Feeds

Smart phone predicts owner's behaviour

I'm sorry, Dave, I can't let you have another beer

  • alert
  • submit to reddit

Beginner's guide to SSL certificates

US boffins are developing mobile phones which learn user's daily habits so that they can become "mobile digital secretaries".

Going beyond the calendar feature common in many current mobiles, the "smarter smartphone" learns about people's preferences by logging calls and noting when application like cameras are used. Location-based functions allow the phone to keep record where you work and socialise. The phone also makes note of Bluetooth pairing bonds, in theory allowing it to build a profile of who you socialise with. This information would be sent to a server which processes data and returns suggestions or reminders.

Beyond predictive texting the phone is touted as a device that predicts what you will do. The New Scientist reports possible applications include reminding you not to drink too much the night before an important presentation. Some people might balk as the idea of being monitored - and nagged - by their personal technology. But US scientists reckon they've hit on a winner.

The technology is the brainchild of Nathan Eagle and Sandy Pentland of the Massachusetts Institute of Technology. The system is based on mobile messaging software called Context, written by developers at the University of Helsinki and Helsinki Institute of Technology led by Mika Raento. The software build a profile of user's routine by asking them what they're up to when they come into range of a new mobile mast.

The New Scientist reports that the software has been installed on 100 of Nokia 6600 smartphones in a trial involving MIT students. Data is downloaded onto a server at MIT and processed using pattern recognition software. Boffins reckon the phone can help students work out how long they have spent partying and working in a week or how long it is since they last saw a friend. It might even be able to work out the strength of a friendship.

Results from the trial could be useful to researchers investigating how social networks build as well as technologists, New Scientist reports. ®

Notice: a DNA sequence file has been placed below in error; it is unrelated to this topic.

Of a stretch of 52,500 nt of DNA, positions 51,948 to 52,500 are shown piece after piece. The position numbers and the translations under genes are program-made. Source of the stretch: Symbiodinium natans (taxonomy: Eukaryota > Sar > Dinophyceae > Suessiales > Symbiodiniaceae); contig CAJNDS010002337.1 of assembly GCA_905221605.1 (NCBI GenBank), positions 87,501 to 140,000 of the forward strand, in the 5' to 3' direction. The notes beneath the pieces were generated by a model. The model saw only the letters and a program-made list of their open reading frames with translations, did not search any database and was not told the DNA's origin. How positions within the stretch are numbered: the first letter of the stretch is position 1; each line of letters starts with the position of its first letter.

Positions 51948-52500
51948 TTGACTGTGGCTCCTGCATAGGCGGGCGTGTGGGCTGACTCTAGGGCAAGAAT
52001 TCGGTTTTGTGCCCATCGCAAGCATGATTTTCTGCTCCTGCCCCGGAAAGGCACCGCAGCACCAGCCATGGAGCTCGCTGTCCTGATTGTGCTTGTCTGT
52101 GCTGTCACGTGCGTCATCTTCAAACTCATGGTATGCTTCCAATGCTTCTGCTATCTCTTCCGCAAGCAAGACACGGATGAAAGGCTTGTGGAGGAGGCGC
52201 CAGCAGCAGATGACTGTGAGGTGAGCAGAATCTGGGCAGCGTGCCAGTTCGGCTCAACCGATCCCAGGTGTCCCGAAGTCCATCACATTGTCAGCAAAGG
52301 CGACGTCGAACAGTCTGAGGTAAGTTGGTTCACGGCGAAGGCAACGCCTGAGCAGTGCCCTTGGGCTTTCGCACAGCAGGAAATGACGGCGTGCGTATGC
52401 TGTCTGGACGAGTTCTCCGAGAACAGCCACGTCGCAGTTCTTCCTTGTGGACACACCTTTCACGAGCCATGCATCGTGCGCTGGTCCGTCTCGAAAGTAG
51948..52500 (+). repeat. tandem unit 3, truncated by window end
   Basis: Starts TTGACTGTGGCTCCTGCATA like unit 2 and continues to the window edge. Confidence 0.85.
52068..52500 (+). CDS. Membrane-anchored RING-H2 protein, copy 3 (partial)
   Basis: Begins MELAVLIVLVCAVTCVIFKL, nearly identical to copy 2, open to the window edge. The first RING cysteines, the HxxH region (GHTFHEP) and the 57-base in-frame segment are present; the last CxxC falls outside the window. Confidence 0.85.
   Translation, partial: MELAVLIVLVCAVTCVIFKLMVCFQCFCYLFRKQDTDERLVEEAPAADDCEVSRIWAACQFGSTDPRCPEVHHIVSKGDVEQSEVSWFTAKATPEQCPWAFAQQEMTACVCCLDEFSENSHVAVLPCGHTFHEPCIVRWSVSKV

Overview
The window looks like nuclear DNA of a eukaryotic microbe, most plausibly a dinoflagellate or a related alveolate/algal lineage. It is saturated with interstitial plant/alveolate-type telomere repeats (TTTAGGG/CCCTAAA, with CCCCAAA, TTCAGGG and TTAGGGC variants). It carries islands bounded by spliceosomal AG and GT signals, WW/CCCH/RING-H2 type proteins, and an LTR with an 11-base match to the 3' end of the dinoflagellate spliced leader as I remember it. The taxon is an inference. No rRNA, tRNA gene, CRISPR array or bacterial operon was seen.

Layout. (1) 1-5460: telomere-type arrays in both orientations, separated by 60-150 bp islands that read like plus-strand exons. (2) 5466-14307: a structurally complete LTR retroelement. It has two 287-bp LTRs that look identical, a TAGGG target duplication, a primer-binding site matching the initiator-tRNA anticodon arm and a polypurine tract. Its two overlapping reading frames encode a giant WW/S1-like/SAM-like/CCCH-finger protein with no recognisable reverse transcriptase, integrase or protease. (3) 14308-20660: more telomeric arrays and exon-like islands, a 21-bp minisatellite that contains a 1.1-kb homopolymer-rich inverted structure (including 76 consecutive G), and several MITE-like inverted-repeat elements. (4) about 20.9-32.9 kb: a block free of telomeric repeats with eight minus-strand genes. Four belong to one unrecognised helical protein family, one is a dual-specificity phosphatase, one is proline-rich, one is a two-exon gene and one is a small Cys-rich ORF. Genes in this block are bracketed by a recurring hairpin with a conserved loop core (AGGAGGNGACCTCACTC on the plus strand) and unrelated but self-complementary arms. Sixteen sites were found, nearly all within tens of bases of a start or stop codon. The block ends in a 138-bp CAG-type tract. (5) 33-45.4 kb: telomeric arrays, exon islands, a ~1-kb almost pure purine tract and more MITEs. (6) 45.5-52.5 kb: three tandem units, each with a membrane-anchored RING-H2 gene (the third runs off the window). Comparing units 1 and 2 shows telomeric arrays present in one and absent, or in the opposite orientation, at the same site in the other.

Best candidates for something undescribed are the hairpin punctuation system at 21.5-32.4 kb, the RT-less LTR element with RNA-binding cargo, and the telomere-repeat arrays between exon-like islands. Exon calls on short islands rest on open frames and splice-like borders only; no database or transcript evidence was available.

Related stories

Nokia guns for PDA, home surveillance rivals
Fujitsu and Nokia team up for mobile services
gNokia 6600 smart phone

Secure remote control for conventional and virtual desktops

More from The Register

next story
Brits: Google, can you scrape 60k pages from web, pleeease
Hey, c'mon Choc Factory, it's our 'right to be forgotten'
Of COURSE Stephen Elop's to blame for Nokia woes, says author
'Google did have some unique propositions for Nokia'
FCC, Google cast eye over millimetre wireless
The smaller the wave, the bigger 5G's chances of success
It's even GRIMMER up North after MEGA SKY BROADBAND OUTAGE
By 'eck! Eccles cake production thrown into jeopardy
Mobile coverage on trains really is pants
You thought it was just *insert your provider here*, but now we have numbers
Don't mess with Texas ('cos it's getting Google Fiber and you're not)
A bit late, but company says 1Gbps Austin network almost ready to compete with AT&T
prev story

Whitepapers

Forging a new future with identity relationship management
Learn about ForgeRock's next generation IRM platform and how it is designed to empower CEOS's and enterprises to engage with consumers.
Cloud and hybrid-cloud data protection for VMware
Learn how quick and easy it is to configure backups and perform restores for VMware environments.
Three 1TB solid state scorchers up for grabs
Big SSDs can be expensive but think big and think free because you could be the lucky winner of one of three 1TB Samsung SSD 840 EVO drives that we’re giving away worth over £300 apiece.
Reg Reader Research: SaaS based Email and Office Productivity Tools
Read this Reg reader report which provides advice and guidance for SMBs towards the use of SaaS based email and Office productivity tools.
Security for virtualized datacentres
Legacy security solutions are inefficient due to the architectural differences between physical and virtual environments.